(Lab period 10)
Cell fractionation and isolation of chloroplasts
The green color of the leaves, and sometimes the stems, of plants is due to the presence of the
green pigments chlorophyll
in the subcellular organelles called chloroplasts.
remainder of a green cell is typically colorless.
The green organelles lie free in the cytoplasm of the cell,
unattached to other cellular components such as the wall, the membranes, the nucleus, and the
When the cell wall is disrupted, the cell membrane breaks, and the subcellular
components are released as separate particles of various sizes and densities.
In this laboratory, the cells of spinach leaves will be disrupted, freeing the untethered organelles,
which can then be sorted out from each other by filtration and differential centrifugation as cell fractions.
Filtration will remove large debris (e.g., cell walls) and unbroken cells, providing a filtrate that contains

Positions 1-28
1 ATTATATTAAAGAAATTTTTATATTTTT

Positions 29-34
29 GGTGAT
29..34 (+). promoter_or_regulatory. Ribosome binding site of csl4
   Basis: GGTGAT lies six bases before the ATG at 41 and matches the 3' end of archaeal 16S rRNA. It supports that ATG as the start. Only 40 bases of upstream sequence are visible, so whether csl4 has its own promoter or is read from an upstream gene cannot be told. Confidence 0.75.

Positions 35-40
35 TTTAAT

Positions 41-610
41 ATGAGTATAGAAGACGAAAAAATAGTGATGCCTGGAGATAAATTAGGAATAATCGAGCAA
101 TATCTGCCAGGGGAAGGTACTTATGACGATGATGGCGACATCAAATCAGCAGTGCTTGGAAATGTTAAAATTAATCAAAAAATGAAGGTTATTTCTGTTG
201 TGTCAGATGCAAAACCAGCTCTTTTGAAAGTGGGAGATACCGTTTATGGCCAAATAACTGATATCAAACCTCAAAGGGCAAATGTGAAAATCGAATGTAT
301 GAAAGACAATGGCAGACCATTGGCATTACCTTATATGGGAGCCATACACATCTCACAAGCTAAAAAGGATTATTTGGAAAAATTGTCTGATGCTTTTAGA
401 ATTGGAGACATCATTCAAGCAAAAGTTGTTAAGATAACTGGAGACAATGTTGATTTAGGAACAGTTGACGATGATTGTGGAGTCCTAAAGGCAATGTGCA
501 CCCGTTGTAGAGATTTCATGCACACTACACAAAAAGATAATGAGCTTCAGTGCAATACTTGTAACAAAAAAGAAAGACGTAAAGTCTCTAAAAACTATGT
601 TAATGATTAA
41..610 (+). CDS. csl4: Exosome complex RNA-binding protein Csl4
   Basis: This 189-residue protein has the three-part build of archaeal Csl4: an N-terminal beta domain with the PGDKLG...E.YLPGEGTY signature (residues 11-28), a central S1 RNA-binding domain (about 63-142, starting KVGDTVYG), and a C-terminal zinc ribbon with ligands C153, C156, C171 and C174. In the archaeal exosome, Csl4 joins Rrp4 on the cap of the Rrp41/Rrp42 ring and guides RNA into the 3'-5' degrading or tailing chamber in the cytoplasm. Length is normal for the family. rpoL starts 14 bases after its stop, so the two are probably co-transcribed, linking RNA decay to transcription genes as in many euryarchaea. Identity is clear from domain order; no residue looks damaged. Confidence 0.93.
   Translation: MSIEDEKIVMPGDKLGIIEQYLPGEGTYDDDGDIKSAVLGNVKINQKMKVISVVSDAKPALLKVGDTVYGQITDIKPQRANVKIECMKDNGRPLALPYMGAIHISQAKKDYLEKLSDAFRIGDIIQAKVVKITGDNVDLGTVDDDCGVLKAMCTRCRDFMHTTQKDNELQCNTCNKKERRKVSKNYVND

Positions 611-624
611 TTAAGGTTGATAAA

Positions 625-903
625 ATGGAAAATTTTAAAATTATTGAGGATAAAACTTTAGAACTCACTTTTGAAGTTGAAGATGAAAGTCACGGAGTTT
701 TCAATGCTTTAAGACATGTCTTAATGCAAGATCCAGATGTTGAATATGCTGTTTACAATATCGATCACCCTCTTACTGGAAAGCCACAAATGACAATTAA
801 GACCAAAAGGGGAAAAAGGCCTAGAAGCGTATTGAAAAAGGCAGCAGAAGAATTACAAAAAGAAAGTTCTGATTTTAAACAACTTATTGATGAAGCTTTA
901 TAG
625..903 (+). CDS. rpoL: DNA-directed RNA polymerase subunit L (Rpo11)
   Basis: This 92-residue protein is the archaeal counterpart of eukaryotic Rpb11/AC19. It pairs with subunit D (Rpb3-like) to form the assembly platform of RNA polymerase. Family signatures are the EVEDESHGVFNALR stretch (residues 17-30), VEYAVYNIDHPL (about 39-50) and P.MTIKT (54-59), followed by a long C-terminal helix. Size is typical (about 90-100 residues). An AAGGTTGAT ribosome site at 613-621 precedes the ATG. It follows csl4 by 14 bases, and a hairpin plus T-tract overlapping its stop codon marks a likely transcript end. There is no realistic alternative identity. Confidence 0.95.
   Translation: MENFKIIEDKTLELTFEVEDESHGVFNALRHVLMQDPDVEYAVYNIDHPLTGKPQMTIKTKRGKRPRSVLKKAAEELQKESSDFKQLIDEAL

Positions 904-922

organelles (nuclei, chloroplasts, mitochondria, ribosomes), small membrane vesicles, and soluble
components; most of these will not be visible in the light microscope.
Low-speed centrifugation will
sediment remaining large bodies from the filtrate, and moderate-speed centrifugation will sediment
chloroplasts, leaving mitochondria and ribosomes and soluble components in the supernatant.
mitochondrial fraction could be collected by high-speed, and ribosomal and membrane vesicle fractions
by ultra-high-speed centrifugation.)
Repeated rounds of differential centrifugation can be used to further
purify the chloroplasts when highly purified preparations are required for experimentation, but one round
of low-then-moderate centrifugation will suffice for the purposes of this exercise.
In this laboratory, you will prepare a crude suspension of chloroplasts and determine several